Prince Morocco: Analysis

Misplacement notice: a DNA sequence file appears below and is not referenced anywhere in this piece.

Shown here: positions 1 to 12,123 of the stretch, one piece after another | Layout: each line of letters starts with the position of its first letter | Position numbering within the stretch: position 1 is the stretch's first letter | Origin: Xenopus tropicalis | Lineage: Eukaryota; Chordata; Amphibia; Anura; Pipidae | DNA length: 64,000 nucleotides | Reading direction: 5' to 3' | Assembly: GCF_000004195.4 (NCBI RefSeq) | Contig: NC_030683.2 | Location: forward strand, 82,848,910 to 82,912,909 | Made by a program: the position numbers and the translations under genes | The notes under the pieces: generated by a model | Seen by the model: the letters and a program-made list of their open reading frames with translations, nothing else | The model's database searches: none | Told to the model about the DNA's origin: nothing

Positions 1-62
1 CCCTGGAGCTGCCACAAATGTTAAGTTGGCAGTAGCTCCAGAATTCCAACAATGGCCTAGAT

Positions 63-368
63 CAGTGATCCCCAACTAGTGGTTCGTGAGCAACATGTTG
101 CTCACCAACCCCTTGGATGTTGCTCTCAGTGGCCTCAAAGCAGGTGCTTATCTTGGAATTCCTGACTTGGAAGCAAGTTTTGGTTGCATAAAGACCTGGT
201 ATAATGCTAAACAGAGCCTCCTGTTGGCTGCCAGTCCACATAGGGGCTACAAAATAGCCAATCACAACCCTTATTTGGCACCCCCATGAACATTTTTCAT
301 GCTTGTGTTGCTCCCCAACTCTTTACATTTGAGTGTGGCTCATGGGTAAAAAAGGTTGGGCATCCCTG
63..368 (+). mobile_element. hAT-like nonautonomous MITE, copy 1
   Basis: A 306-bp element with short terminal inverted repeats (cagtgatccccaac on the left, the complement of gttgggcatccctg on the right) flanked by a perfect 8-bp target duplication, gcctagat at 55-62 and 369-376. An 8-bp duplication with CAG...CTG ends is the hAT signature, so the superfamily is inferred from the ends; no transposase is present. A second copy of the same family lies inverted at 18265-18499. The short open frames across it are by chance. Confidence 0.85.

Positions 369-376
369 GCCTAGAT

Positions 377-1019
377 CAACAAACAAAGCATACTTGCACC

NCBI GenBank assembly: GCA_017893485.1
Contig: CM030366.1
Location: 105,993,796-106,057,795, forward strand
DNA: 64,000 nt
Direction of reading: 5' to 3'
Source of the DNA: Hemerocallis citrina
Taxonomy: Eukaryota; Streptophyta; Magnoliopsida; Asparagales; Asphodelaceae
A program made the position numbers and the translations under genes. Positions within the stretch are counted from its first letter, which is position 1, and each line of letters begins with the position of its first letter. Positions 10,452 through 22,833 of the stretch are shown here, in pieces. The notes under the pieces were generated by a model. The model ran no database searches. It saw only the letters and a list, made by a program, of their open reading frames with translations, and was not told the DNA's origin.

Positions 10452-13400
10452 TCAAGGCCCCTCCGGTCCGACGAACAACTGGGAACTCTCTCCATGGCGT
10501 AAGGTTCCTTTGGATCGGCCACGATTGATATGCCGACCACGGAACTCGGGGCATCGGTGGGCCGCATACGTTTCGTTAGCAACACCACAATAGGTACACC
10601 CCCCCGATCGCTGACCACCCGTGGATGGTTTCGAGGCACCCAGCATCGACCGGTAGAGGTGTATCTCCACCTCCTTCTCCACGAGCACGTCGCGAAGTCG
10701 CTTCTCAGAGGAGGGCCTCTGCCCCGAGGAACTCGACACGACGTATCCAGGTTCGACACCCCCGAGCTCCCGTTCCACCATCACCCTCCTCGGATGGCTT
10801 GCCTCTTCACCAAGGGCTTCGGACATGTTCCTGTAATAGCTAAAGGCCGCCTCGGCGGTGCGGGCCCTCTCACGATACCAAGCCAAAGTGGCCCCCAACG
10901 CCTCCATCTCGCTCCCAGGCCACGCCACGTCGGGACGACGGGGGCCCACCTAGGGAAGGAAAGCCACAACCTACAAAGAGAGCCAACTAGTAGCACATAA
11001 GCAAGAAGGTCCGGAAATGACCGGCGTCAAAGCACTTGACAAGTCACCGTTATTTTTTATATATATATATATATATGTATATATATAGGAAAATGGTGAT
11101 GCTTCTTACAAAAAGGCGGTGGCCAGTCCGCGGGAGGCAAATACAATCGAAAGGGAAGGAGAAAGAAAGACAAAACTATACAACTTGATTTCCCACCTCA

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William Shakespeare has written numerous works that have circulated the globe because of their vast popularity. His pieces are those that came to understand the needs and desires of his audience which resulted in mass appreciation overall. One of his well know plays, The Merchant of Venice, deals with common issues that the audiences in which Shakespeare wrote for could connect to. Shakespeare identifies characters through their speeches, soliloquies and the rest of their acted personalities. From this approach of getting to know characters, it may be how the audience can distinguish said characters as seeming very real and alive. The play could be perceived as complex due to the many conflicts that arise. One character in particular stands out as a contributor to a main conflict in the play. Ashamed and insecure at first however later proud, Prince Morocco initially sets the stage the suitors of Portia that follow. Regardless of how Prince Morocco is only depicted in The Merchant of Venice in two scenes, his egotistical actions due to his selfishness, his conflict with his newly found fate, and his inferred entanglement between self interest and love are uncovered. Prince Morocco is initially introduced as one who is seeking Portia’s hand in marriage. The Prince of Morocco asks Portia to ignore his dark complexion and attempts to win her by picking one of the three caskets; having only one contain her portrait which is the one he hopes to find. Prince Morocco explains his thoughts on each of the caskets as he reads the inscriptions on them. He says the lead casket is not worth hazarding everything for and quickly disregards it. When he comes to the silver casket he comments, “Thou dost deserve enough and yet enough may not extend so far as to the lady’’(II.vii.27-29). He exposes his secret fear that he may not deserve Portia. He considers silver not to be grand enough for Portia, for as her stature is far greater, and sends away this casket as well....
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